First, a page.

### Problem with decimals

Hy,

I'm having a prob, with a program that's supposed to print values of y=2x+5, for x from -10 to 10.
I know it's really simple code, but it gets me a decimal value of i...when it should just subtract 0.2, so it ends up like -4.60001, or 7.79999...http://prntscr.com/2rxep2

Here is the code:

 ``123456789`` `````` #include using namespace std; int main() { for(float i(-10); i<=10; i+=0.2) cout<<"Za i="<
The output of your code is normal, I'm not sure what more you are looking for. If you don't want decimal numbers then use integers or use output stream manipulators:
http://en.cppreference.com/w/cpp/io/manip/setprecision

`std::cout << std::fixed << std::setprecision(0) << "Za i = " << i << " : " << 2 * i + 5 << std::endl;`
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You've tested this code and got the normal output ?
Because look at this: http://prntscr.com/2rxep2

And decimals don't bother me..they need to be cuz there is a step of 0.2.....I'm sorry if I have expressed myself wrong in previous post.

What bothers me is those 0's and then 1 in output eg. -4.60001.

Do not use float as iterating variable. 0.2 is about 1/5, so stepping from -50 to 50 would give you how many steps? More or less than your loop?

Wait, "0.2 is about 1/5"? Isn't it exactly so? No. Floating point numbers are not continuous; they are discrete, with limited precision. You do see that imprecision in your results. I guess that demostrating this feature is a purpose of your homework(?).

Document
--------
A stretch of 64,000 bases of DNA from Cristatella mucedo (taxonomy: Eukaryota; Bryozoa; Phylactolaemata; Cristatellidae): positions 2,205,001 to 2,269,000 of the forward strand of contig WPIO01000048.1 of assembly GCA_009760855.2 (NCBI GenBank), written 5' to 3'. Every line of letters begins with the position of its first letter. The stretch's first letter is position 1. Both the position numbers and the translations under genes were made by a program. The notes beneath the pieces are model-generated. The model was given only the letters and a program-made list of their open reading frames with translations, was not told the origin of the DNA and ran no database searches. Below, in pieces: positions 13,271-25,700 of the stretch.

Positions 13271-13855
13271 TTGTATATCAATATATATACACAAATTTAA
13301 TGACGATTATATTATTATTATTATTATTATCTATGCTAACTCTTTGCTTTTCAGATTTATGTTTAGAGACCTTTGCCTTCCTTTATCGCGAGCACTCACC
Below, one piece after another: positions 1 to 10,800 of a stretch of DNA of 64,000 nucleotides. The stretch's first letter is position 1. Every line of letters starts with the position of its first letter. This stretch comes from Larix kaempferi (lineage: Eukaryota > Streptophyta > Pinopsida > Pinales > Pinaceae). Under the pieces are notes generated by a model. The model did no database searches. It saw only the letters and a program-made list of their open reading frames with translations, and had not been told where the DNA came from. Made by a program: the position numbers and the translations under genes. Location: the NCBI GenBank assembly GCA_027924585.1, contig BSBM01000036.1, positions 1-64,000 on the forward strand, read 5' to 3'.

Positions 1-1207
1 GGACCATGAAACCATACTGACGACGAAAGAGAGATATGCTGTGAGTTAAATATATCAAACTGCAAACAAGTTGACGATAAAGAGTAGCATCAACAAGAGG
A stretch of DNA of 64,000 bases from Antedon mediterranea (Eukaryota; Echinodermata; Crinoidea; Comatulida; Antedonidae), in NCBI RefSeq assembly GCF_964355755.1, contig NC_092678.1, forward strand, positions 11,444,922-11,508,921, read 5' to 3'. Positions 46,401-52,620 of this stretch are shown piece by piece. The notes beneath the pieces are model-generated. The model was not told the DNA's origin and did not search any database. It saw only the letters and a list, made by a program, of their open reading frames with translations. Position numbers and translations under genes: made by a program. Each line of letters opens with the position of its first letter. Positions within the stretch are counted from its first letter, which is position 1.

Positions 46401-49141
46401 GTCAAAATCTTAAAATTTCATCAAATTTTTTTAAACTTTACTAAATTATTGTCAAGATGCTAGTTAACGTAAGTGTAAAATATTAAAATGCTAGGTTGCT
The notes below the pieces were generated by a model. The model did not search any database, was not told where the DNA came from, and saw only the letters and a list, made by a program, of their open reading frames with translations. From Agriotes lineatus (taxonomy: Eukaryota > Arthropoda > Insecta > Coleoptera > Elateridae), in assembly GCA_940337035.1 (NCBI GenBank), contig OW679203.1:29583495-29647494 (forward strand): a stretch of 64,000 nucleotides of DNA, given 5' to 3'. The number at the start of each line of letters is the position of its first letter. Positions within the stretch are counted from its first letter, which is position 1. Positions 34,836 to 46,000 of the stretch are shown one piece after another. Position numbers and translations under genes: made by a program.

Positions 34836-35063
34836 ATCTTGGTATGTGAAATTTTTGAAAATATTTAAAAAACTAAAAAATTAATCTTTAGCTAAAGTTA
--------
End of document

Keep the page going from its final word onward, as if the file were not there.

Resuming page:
You can use tools from <iomanip> to format the output.
Floating-point numbers are inexact.
Not every real number can be represented perfectly as a `float` or `double`, so we have to stick with rough approximations, which is what you're seeing.
For instance, at least on my machine, setting `float f = 0.02;` will actually make f closer to 0.2000000029802322387695312500.

In your case, you can either reduce the precision of cout:
`cout.precision(3); // Display 3 digits `

or you can switch to `double` (which has more precision, but it's still inexact) instead of `float`.

In either case, your i = 0 is still going to be messed up, because you start at i = -10 and then you keep adding approximations of 0.2, so you'll actually end up "missing" 0 by a very small margin (I end up with -5.03957e-006).
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Great, thank you for your explanation long double main
I'll just set the digits to display then.

Thanks to all of you
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